City district attorneys don’t have to publicly name all the officers who have made their controversial “bad cop” lists — even those who have lied on the job, a judge has ruled.
The adverse credibility findings lists — which includes officers whose testimony could weaken cases because they are being sued, accused of misconduct or gave prior testimony that was later tossed — are exempt from disclosure under the state’s Freedom of Information Law and are instead tantamount to attorneys’ private notes, Manhattan civil court Judge W. Franc Perry ruled Friday in a 2018 suit by former Manhattan prosecutor Andrew Stengel seeking the Manhattan DA’s list.
“The adverse credibility finding is ultimately assessed by the attorney, familiar with the particular facts of the case, and must be analyzed within the context of a particular criminal case where a police officer may testify,” Perry wrote in the ruling, which described prosecutors’ requirement to disclosure findings to defense attorneys as “attorney-work product.”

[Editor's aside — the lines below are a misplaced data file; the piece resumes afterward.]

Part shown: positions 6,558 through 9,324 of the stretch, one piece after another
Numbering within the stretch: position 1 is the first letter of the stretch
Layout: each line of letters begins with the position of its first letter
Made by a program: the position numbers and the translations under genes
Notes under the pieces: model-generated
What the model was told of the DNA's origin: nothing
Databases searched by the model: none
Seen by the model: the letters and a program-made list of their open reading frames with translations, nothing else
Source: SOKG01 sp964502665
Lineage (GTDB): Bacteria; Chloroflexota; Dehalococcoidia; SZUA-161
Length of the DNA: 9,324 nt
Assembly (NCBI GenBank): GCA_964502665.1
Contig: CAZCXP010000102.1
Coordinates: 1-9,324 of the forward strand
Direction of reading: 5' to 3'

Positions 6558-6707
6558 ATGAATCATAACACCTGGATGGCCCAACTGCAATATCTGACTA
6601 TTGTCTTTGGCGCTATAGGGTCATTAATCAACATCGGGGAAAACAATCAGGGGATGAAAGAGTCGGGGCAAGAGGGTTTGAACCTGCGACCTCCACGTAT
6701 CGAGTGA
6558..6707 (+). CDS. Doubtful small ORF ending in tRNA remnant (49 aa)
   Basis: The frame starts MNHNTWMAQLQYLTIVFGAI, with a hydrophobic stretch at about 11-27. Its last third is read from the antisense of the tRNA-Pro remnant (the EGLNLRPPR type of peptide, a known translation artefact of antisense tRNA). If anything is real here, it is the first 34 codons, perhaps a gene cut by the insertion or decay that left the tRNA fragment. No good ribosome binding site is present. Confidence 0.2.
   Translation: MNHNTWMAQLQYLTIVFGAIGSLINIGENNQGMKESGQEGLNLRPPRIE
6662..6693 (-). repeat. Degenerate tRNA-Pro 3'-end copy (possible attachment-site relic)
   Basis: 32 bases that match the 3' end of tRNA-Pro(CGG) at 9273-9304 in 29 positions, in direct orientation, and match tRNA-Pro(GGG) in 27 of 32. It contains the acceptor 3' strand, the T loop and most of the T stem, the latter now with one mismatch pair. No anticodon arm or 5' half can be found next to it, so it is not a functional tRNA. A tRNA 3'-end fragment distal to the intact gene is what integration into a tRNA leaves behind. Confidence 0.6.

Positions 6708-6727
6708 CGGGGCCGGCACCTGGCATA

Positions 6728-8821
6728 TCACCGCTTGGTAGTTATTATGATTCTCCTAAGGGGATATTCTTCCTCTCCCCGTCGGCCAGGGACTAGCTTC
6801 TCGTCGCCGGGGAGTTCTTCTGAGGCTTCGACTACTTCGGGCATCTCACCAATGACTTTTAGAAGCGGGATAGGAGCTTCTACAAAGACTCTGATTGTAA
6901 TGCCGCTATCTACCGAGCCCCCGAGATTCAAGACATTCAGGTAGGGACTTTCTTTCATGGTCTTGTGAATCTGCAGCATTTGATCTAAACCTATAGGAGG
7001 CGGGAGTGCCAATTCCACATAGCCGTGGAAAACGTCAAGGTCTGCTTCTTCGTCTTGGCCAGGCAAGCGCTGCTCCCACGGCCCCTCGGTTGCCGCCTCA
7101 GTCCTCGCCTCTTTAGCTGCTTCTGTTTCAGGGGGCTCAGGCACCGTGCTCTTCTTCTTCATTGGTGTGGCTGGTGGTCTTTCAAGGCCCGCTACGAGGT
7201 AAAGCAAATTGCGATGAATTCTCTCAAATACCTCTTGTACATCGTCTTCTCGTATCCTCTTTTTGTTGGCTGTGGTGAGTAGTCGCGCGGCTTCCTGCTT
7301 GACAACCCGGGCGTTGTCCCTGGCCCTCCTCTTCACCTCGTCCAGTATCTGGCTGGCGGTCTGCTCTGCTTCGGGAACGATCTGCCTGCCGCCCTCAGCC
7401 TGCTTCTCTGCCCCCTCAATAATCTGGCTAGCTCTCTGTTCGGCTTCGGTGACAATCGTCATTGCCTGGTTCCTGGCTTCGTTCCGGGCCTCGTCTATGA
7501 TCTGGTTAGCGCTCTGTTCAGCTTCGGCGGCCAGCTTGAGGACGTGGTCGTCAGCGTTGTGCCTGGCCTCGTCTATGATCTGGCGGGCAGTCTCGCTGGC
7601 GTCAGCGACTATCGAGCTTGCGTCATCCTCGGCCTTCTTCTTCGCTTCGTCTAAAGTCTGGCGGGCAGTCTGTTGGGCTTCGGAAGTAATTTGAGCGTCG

The judge also accepted that the DA’s office did not maintain a list when former Manhattan prosecutor Stengel requested the record in 2018.
Stengel has argued in court filings that the Manhattan DA has maintained the naughty list or years — while the office claims it first generated the catalog just before releasing it in December.
That vague record, though, left off some of the officers with the worst history, including five cops who had been found guilty of lying and nonetheless called to testify as recently as last year, according to documents previously obtained by The Post.
It was unclear why the office only named a few dozen officers. A spokesperson for the Manhattan DA’s office did not respond to a request for comment.
Stengel had sought the full release following the Dec. 13 disclosure.
The Queens, Bronx and Brooklyn district attorney offices previously released a portion of the adverse credibility finding list in response to records requests by The Post.
Stengel said the ruling in Manhattan was “disappointing.”
“I am confident that the decision will be overturned on appeal,” Stengel’s attorney, Henry Bell, told The Post.
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